HOUSE OF HEMSWORTH — For me, 2012 was the year of Chris Hemsworth. Not only did he shake the heavens as Thor, he helped Snow White fend off the minions of the Evil Queen and hammed it up as an intelligent jock stalked by evil forces in the wickedly cheeky The Cabin In The Woods. One note should be made about that latter film: It was shot in 2009, shelved due to various legal and financial issues, then rose from the cinematic crypt to scare and crack up audiences in equal measure this year. See the above Q&A for the breakdown. On the flip side, Snow White And The Huntsman (Hemsworth being the latter) is a very dark take on the classic fairy tale. Charlize Theron chews up the scenery (in a good way) as she sends off a huntsman to kill Snow White (the ever dour Kristen Stewart, who actually works here), but he changes his mind when he realizes he is being manipulated and seeks to protect her from then on. Her childhood sweetheart also seeks her out when he learns she is alive. In place of a big hammer, Hemsworth wields a giant axe. There’s plenty of CGI craziness and wild creature creations, but the story and characters click. I don’t want to see Mirror Mirror at all now. Finally, everyone knows Thor, the Norse God who helped make Hemsworth a star. As part of the squabbling superhero squadron The Avengers, he must help his mortal teammates—Iron Man, Black Widow, The Hulk, Hawkeye and Captain America—defeat an alien invasion orchestrated by Thor’s evil brother, Loki. Writer-director Joss Whedon is not only a smart genre director but a true Marvel Comics fan, and he gets the whole tone, from humor to action-packed adrenaline, spot on. A couple of decades ago, it was easy to bash Hollywood for fucking up superhero extravaganzas like this. Thankfully Marvel Comics, who now have their own studio, have been getting it right.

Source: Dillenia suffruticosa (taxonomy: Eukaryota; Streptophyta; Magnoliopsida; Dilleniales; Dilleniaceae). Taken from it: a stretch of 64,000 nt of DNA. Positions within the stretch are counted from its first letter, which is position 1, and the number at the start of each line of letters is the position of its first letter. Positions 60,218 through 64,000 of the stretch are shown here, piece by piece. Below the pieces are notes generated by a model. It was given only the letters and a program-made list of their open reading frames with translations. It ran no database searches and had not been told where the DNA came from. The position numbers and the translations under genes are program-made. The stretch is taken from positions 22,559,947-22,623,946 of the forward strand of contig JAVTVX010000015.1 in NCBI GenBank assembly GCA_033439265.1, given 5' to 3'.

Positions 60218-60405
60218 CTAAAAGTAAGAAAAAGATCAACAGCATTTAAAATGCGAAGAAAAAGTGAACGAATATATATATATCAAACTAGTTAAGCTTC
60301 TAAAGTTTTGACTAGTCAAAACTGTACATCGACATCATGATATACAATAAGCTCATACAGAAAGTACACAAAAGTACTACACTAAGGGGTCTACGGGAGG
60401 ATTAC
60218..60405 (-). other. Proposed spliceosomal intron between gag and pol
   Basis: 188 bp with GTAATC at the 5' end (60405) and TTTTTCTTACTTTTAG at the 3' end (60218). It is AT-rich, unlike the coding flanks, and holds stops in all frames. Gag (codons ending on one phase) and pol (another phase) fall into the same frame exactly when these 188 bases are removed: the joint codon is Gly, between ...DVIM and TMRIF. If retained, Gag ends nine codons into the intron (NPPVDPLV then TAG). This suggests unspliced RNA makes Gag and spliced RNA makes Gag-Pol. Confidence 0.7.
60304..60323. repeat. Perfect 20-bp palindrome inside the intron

TEN-MINUTE WARNING: THE VICTIM

I like Michael Biehn. He kicked ass in The Terminator, Aliens and The Abyss, and was in Grindhouse. But his directorial debut, The Victim, a Grindhouse homage that he wrote and stars in, kind of left me cold. He plays an isolated mountain man who prefers his cabin to the city, and when a scantily clad blonde (Jennifer Blanc-Biehn) shows up at his door screaming that she’s going to be killed, he’s not sure if he wants to let her in. When he does, we begin learning about her stripper friend (Danielle Harris) who was killed, presumably by her cop boyfriend and his partner, who was coking up and doing the stripper. Now they’re after her. At that point, I hit stop and was done—minimal tension, obvious camera angles and cardboard characters, and I couldn’t care less about any of them. At least the awful Blair Watch Project had me rooting for someone: The witch.